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Re: Style and <frameset>

From: Peter Linss <peterl@netscape.com>
Date: Tue, 15 Jun 1999 19:26:00 -0700
Message-ID: <37670B38.B0352881@netscape.com>
To: Nicolas Lesbats <nlesbats@etu.utc.fr>
CC: Håkon Wium Lie <howcome@operasoftware.com>, www-style@w3.org
Nicolas Lesbats wrote:

> On Mon, 14 Jun 1999, Peter Linss wrote:
>
> | >         head { display: none }
> | >         link[] { display: table-cell }
> | No, it's not correct, the 'display:none' will cause the head and all of its
> | children to not display.
>
> Oops... So I could have written :
>
>         head { display: block; visibility: hidden }
>         link(...) { display: table-cell; visibility: visible }

Sure.

> (since BODY and LINK use absolute positioning)
>
> | > But how can I specify the number of
> | > columns, the table width, etc. since no element in the document source is
> | > defined as being a table, inline-table or even a table-row ?
> |
> | Set the <head> to 'display: table-row' if you want each link in a cell in the
> | same row. Otherwise you can set the <head> to 'display:table' but each link
> | will be in its own row.

David Baron is correct, adjacent cells should stay in the same row.

> Yes, but there are limits in both cases. And I don't want the HEAD to be
> a table. And I won't be able to always find a parent element to play the
> role of table or table-row anyway... That's why it seems to me too
> that pseudo-elements for "anonymous frames" (as you say) are really
> necessary.

Yes, there are still limits. Consider this XML:
<foo>
  <bar1>...</bar1>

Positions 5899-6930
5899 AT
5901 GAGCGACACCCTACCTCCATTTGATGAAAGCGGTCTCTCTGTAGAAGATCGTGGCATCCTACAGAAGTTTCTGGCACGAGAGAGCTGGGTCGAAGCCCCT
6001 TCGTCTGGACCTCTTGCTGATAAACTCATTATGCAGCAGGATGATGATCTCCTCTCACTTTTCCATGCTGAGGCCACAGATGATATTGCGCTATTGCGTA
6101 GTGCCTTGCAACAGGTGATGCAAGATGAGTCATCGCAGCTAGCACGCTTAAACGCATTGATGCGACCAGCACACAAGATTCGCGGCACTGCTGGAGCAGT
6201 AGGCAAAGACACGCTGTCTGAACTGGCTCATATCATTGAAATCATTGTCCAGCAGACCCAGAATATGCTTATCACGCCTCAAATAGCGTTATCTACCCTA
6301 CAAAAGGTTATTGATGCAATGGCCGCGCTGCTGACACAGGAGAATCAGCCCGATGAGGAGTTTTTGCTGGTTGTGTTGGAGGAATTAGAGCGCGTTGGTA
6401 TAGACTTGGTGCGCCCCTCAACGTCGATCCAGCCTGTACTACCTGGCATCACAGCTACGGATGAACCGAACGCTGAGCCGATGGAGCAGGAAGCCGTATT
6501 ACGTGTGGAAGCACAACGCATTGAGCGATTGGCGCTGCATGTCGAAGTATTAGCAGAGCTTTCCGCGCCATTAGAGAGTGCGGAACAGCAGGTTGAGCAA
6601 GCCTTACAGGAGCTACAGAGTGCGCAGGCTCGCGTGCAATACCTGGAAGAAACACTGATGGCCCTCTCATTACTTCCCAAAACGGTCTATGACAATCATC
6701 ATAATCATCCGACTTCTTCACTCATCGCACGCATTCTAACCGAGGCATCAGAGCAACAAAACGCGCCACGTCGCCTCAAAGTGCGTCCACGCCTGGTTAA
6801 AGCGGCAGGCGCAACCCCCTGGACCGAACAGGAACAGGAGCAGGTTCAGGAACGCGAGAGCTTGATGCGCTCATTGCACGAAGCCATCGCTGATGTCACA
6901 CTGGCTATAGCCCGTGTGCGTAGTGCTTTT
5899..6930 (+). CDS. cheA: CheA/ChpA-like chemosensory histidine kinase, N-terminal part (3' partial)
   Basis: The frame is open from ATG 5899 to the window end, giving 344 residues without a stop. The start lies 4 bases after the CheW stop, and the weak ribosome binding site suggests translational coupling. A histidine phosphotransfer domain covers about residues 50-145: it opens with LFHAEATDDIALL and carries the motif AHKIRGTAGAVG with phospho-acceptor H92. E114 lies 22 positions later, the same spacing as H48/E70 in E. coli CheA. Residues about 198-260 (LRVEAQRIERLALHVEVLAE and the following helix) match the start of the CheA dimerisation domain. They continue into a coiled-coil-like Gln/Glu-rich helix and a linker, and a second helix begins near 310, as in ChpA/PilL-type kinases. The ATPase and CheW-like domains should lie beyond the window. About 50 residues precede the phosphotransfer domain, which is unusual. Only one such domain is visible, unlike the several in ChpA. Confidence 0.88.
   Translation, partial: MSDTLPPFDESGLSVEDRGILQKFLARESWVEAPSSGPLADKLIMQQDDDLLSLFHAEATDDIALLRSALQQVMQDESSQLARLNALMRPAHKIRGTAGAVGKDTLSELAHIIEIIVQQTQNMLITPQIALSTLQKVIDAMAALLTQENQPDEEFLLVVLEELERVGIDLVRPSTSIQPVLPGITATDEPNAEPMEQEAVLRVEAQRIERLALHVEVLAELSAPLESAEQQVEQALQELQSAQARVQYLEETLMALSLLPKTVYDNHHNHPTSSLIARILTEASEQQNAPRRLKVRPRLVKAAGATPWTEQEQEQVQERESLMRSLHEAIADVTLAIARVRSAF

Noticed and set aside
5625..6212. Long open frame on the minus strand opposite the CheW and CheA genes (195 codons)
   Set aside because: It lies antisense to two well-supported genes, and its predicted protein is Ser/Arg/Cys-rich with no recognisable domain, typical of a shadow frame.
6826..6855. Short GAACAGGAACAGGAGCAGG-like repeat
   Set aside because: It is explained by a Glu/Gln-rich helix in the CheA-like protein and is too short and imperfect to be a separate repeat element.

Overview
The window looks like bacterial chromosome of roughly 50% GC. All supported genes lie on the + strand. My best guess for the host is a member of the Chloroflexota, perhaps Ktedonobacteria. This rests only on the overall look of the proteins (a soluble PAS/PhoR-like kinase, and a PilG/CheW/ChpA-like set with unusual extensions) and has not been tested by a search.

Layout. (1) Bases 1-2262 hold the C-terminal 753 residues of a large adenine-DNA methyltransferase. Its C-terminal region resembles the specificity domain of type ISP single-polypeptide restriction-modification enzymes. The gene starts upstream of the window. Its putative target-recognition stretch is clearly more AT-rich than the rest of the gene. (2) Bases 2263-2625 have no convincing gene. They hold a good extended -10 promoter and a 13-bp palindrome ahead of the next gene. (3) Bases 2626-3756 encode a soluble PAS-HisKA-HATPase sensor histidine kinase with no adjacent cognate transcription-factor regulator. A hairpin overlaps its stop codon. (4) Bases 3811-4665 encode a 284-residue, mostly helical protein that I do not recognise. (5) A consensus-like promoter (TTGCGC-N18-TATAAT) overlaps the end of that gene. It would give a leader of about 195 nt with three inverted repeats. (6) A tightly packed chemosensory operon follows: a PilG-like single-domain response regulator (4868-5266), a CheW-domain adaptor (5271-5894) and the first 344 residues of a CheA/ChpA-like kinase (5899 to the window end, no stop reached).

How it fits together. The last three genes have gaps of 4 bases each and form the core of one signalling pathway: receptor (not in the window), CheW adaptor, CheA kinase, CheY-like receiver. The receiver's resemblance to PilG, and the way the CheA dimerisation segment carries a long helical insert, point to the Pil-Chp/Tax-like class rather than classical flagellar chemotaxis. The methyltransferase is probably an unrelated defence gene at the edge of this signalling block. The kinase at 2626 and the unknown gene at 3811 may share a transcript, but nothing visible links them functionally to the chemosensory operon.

<bar1>...</bar1>
  <bar2>...</bar2>
  <bar2>...</bar2>
</foo>

Now you can't change the document tree (because say it already has some structural
meaning) but you want the <foo> to display as a table, with the <bar1>s as cells on
the first row, and the <bar2>s as cells on the second row.
CSS won't get you there (yet), the standard answer is to use XSL (or some other,
maybe declarative) transforms to create a new content model.
But, I've been mulling around an idea whereby CSS can do this. The gist of it is
you declare a "display prototype", say:
@prototype foo-table {
  foo-row: child-type(bar1);
  foo-row: child-type(bar2);
}

Then you can have rules:
foo { display: prototype(foo-table); }
bar1, bar2 { display: table-cell; }
:foo-table { display: table; }
:foo-row { display: table-row; }

So for something with a display type of "prototype(foo-table)", you get formatting
objects like:
:foo-table
  :foo-row
    (children of type <bar1>)
  :foo-row
    (children of type <bar2>)

The syntax for declaring the prototypes needs to be fleshed out, but the idea is
that you should be able to declare an arbitrary structure of pseudo-elements that
the children of the node get mapped into according to specific rules (type, class,
id, index...)

Thoughts?

Peter

>
>
> --
> Nicolas Lesbats - nlesbats@etu.utc.fr
> 85 r. Carnot 60200 Compiegne - France
>  +33/0 686 800 908
>
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>
> 3:-) Moooooooooooooooooooooooo !
Received on Tuesday, 15 June 1999 22:27:05 GMT

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